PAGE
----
When June fell into unconsciousness, I flew home to work and see to our cats while Husband remained in Ottawa. Soon after I arrived back, I noticed Her Majesty was picking at her food and sleeping more than usual. The Thursday evening, when June died, she followed me to bed and lay on my chest purring and licking the tears from my face but, by the weekend, it was clear she was really ill - though she was still purring and following me around the house as usual. By Sunday, she wasn't eating so I called the vet and arranged to take her in.

The diagnosis, when it came, wasn't unexpected. We'd known her kidneys were failing slowly for years. Blood tests revealed they'd stopped working altogether and there was nothing more the vet could do to make her more comfortable.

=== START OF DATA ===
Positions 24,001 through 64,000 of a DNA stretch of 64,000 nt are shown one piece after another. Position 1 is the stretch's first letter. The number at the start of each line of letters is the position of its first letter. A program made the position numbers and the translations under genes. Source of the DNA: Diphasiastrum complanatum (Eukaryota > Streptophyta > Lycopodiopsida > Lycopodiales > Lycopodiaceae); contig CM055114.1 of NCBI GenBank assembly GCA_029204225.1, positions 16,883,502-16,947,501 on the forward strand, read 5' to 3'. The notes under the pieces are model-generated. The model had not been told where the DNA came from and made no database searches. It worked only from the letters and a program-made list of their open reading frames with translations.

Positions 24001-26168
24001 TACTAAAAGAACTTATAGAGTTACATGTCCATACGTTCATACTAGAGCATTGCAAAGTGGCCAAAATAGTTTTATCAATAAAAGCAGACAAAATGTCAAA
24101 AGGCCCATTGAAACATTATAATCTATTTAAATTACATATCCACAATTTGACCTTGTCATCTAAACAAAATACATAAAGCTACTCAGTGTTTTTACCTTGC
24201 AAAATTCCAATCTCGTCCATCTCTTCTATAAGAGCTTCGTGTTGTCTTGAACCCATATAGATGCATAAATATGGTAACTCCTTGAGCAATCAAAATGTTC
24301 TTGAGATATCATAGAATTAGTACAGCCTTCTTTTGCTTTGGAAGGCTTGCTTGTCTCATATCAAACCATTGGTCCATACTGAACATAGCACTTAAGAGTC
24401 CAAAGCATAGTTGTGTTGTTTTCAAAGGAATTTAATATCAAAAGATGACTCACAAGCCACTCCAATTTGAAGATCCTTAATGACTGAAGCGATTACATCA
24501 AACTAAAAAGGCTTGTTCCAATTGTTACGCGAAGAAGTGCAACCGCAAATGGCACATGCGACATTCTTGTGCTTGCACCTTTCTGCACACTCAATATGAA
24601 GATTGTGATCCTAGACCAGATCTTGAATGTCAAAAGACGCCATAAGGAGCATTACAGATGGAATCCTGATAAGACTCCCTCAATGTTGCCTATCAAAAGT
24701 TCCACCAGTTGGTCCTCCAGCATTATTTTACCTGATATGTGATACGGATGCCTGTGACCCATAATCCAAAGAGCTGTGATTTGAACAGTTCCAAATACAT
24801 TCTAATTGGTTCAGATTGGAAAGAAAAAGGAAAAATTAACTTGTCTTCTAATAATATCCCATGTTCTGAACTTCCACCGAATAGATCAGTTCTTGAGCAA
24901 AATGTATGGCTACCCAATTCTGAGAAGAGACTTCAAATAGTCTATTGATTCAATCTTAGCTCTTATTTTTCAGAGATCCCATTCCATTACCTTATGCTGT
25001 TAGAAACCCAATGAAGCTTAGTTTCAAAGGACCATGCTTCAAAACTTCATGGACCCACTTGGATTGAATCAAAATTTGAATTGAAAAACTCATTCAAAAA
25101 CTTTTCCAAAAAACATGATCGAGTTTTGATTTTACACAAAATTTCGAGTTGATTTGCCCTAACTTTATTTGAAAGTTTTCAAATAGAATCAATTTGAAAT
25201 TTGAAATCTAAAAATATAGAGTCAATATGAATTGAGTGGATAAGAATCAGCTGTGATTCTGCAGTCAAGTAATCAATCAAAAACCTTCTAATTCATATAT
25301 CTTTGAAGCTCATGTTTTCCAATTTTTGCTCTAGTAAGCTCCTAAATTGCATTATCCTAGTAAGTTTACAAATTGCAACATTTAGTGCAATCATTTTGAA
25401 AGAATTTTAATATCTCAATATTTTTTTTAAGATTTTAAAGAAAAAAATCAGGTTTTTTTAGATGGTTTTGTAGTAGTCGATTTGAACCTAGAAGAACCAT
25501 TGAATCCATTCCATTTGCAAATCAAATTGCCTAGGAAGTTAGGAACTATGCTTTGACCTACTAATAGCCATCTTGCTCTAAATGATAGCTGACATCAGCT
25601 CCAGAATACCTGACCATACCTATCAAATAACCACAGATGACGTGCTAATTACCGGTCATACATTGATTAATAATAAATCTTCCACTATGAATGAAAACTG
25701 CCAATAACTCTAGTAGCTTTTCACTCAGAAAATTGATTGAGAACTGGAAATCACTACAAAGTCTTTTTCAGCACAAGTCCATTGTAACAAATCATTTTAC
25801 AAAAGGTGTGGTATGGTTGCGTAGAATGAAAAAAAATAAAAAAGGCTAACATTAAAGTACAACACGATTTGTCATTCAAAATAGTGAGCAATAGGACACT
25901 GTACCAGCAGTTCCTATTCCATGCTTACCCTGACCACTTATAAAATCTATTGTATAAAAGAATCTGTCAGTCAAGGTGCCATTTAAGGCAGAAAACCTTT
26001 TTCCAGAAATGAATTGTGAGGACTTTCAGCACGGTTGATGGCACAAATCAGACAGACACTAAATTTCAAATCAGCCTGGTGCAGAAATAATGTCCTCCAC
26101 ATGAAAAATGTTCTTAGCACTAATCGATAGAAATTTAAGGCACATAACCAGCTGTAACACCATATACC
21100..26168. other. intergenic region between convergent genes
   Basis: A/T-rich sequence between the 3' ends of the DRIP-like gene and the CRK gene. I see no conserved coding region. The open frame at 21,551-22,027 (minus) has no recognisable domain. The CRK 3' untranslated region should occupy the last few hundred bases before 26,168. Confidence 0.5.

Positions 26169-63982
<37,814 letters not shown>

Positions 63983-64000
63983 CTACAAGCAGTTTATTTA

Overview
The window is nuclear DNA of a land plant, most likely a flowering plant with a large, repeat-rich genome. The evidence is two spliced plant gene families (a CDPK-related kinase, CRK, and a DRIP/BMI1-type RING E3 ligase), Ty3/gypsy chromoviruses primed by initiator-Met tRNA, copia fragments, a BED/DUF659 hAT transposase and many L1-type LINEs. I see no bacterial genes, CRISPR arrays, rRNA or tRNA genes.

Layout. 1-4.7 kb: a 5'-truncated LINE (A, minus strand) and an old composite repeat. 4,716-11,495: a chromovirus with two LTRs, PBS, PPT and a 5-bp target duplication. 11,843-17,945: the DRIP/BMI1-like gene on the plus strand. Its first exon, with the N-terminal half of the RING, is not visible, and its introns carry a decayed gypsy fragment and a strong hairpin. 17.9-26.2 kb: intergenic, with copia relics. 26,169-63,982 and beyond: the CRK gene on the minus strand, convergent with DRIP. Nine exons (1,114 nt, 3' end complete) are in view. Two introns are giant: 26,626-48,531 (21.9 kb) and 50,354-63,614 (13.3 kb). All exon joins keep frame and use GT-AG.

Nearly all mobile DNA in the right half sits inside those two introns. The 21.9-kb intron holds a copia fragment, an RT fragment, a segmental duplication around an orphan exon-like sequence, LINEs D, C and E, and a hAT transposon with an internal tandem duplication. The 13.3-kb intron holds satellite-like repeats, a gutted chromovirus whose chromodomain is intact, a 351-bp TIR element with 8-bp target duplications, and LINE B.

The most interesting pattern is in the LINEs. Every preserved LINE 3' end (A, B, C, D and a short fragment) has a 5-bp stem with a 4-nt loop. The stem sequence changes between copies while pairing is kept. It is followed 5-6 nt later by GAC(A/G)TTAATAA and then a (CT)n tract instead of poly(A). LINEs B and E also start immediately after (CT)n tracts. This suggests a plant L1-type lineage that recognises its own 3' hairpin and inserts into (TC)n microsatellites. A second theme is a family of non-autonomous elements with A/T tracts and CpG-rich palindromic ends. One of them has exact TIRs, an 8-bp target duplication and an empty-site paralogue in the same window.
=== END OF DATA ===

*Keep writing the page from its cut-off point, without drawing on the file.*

More than anything, I wanted to take her home for a few days so that Husband could be there to say goodbye but June's funeral was still five days away and there was no way I would let Ranee suffer so long so I made the decision to euthanize her immediately, then held her and talked to her quietly as the deed was done. She died peacefully in my arms, for which I'll always be grateful. When I brought her home, I spent a little more time holding her and saying goodbye, brushed her fur carefully, then wrapped her one of my running shirts for burial.